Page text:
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This article was originally published in November 2016 and updated on October 20, 2020.
Do you know the book, All I Really Need to Know I Learned in Kindergarten? It’s a marvelous book written by a Seattle-area author, Robert Fulghum. I wish I could write the same book about coaching school: All I Really Need to Know About Coaching I Learned in Coaching School.
However, after 15 plus years of coaching, I’m realizing how much I didn’t learn about coaching in either of the two certified coaching programs I completed.
While I really could write a whole book about what I didn’t learn about coaching in school, I’m focusing this article on four key insights I’ve gained from thousands of coaching hours, much of which has felt like trial and error. I’m hoping these four key concepts that most coaching schools don’t emphasize will help make your learning curve steeper than mine was!
As coaches, we are always creating awareness in our clients. While all the ICF Core Competencies are important, creating awareness is perhaps the most central competency to coaching.
Our clients hire us because they want something to change, about themselves, their lives, their careers, their leadership, and/or their relationships. If they could change it themselves, they would. And often our clients can’t change what they are wanting to change because they can’t see what’s getting in their way.
Oftentimes, what’s in their way —the obstacle lying between where, how, and who they are and where, how, and who they want to be — is some aspect of themselves.
Our clients typically can’t see what’s getting in the way of their change. The obstacle to their growth is so ingrained, so conflated with the frame and lens through which they see others, themselves and the world, that they can’t see it. It’s in their blindspot.
After thousands of coaching sessions working with hundreds of clients, I’ve learned to spot a few common blindspots that create obstacles to a client’s growth. It was only after seeing these blindspots over and over through the lens of attachment theory and relational intelligence, that I began to see some obvious patterns emerge.
Here are three of the most common client blindspots:
We all have blindspots. Even us coaches. It’s part of how we humans have learned to survive – narrowing down what we focus on, labeling our experience to reduce energy drain, projecting our past onto the present to increase predictability. It’s normal.
Part of our role as coaches is to be doing our own work constantly – identifying our own blindspots, understanding our habituated patterns, expanding what’s above the line and shrinking what’s below the line of our conscious awareness. We do this work in coach training. We do this so that our blindspots, our patterns, our conditioning don’t get in the way of our coaching.
And yet, they do. We can’t rid ourselves of all of our blindspots. Because we’re human. All we can do is to keep looking for them.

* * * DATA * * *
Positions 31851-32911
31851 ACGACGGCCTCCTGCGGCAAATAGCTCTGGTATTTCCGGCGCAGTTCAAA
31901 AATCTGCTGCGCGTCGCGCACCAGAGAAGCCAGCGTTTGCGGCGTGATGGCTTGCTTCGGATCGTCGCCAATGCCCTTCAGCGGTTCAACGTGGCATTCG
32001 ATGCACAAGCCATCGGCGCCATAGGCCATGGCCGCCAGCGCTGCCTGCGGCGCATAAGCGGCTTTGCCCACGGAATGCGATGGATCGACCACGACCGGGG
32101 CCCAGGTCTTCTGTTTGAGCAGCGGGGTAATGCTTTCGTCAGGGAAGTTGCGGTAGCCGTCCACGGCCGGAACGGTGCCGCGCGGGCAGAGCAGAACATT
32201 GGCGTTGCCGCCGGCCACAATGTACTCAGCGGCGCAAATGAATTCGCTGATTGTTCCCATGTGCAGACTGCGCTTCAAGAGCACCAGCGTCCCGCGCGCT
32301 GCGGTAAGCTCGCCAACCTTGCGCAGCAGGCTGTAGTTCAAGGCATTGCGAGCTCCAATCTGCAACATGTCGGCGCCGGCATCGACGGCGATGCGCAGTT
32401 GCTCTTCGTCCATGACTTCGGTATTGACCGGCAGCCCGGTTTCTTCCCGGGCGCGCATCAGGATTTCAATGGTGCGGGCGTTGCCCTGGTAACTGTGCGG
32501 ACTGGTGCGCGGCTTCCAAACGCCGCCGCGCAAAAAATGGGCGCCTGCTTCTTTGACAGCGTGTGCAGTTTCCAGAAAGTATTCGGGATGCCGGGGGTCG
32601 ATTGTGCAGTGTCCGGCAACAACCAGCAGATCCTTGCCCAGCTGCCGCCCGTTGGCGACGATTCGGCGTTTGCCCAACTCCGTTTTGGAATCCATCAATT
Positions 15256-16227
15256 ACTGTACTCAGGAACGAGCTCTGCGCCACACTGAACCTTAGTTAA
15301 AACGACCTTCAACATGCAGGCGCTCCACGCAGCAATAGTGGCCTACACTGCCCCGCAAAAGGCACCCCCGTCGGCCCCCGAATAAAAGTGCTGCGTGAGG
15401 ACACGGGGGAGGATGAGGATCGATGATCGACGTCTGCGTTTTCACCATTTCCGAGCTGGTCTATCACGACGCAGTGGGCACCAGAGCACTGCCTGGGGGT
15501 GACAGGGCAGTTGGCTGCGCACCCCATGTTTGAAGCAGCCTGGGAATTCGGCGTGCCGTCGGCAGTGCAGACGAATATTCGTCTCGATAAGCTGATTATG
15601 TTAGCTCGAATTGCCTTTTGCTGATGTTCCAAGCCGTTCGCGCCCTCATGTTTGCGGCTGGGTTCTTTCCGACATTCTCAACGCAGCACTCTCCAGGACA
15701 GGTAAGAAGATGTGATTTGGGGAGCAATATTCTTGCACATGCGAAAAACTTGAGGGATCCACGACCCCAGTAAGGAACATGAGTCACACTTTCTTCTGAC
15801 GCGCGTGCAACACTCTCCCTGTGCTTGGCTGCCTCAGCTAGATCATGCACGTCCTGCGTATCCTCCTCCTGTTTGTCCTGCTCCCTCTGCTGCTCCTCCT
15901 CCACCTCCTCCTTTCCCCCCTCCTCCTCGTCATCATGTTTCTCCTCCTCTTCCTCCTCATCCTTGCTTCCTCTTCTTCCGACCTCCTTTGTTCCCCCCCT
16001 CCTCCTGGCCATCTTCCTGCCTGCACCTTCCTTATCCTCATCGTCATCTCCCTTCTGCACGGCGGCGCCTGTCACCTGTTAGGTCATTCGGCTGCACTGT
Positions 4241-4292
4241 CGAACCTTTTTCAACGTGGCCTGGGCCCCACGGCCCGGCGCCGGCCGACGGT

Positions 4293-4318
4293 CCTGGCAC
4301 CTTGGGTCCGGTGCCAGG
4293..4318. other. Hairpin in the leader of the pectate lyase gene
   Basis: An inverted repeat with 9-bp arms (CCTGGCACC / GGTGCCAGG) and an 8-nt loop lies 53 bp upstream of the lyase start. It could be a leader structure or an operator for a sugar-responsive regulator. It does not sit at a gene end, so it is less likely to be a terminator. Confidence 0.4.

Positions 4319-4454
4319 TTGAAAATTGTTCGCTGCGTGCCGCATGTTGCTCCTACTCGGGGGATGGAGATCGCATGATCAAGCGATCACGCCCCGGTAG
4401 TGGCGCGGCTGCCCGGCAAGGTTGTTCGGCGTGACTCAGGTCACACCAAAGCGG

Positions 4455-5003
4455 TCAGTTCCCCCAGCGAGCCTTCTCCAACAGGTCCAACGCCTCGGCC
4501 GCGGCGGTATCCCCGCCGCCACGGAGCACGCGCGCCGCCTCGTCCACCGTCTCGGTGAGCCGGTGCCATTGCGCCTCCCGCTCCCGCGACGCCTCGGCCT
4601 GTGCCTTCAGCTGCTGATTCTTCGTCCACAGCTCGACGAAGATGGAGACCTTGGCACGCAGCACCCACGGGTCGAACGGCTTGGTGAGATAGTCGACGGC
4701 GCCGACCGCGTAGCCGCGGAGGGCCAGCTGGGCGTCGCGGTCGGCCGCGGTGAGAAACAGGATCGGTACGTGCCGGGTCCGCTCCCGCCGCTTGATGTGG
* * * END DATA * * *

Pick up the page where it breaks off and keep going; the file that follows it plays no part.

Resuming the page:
After having worked with and trained coaches for many years, we’ve identified three common coaching blindspots – coaching choices made by coaches that reflect the patterning of the coach and negatively impact the coaching. (more…)
I’ve loved hearing so many people’s insights on what they are awakening to during these strange times. It’s also been thought-provoking to hear how people make their own meaning of what’s happening.
A recent conversation with a coach in Mexico City was enlightening. When asked how he was coping with the current situation, he replied that he was still coaching, working from home and doing fine, however, some of his clients were struggling. When I asked him how he was working with his clients’ struggle, he said, “Everyone has to find their own way to peace.”
What a wise and true statement, and one that fits closely with the lessons of mindfulness. And so the question follows, how do we help our clients “find their own way to peace”?
A practice called Vipassana Out Loud (VOL) is an interactive mindfulness meditation that we coaches can use with our clients to help them find their own way to peace. Using this practice, we can support our clients in being with their own challenging experiences. VOL isn’t about changing or shifting anything and it’s not about moving our clients from a current state to a desired state. VOL is about supporting our clients in being with what is. Because only being recognizing, connecting with and allowing what is, can our clients truly process and move through their difficult emotions, thoughts, and sensations. (more…)
Our relationships are perhaps the single most important aspect of our lives. Yet many of us still find it challenging to heal severed or damaged relationships and maintain strong connections. Being mindful in relationships is the work of bringing presence and acceptance and conscious awareness to the most difficult aspects of our relationships to begin to heal the relational divides with ourselves and others.Being mindful in relationships is the work of bringing presence and acceptance and conscious awareness to the most difficult aspects of our relationships to begin to heal the relational divides with ourselves and others. Click To Tweet
One means to support ourselves in having mindful relationships is the RAIN method — a mindfulness process to use when triggered or when experiencing intense or difficult emotions. We can use the practice of RAIN to awaken us from our reactivity and our non-conscious, habituated patterns to be more mindful, particularly in relationships.
The RAIN method was introduced 20 years ago by Vipassana teacher Michele McDonald and has built upon by Buddhist meditation teacher, Tara Brach. In the context of our connection with others, RAIN is a very specific way of giving ourselves what we need to feel accepted, appreciated and loved so that we can give them to others. (more…)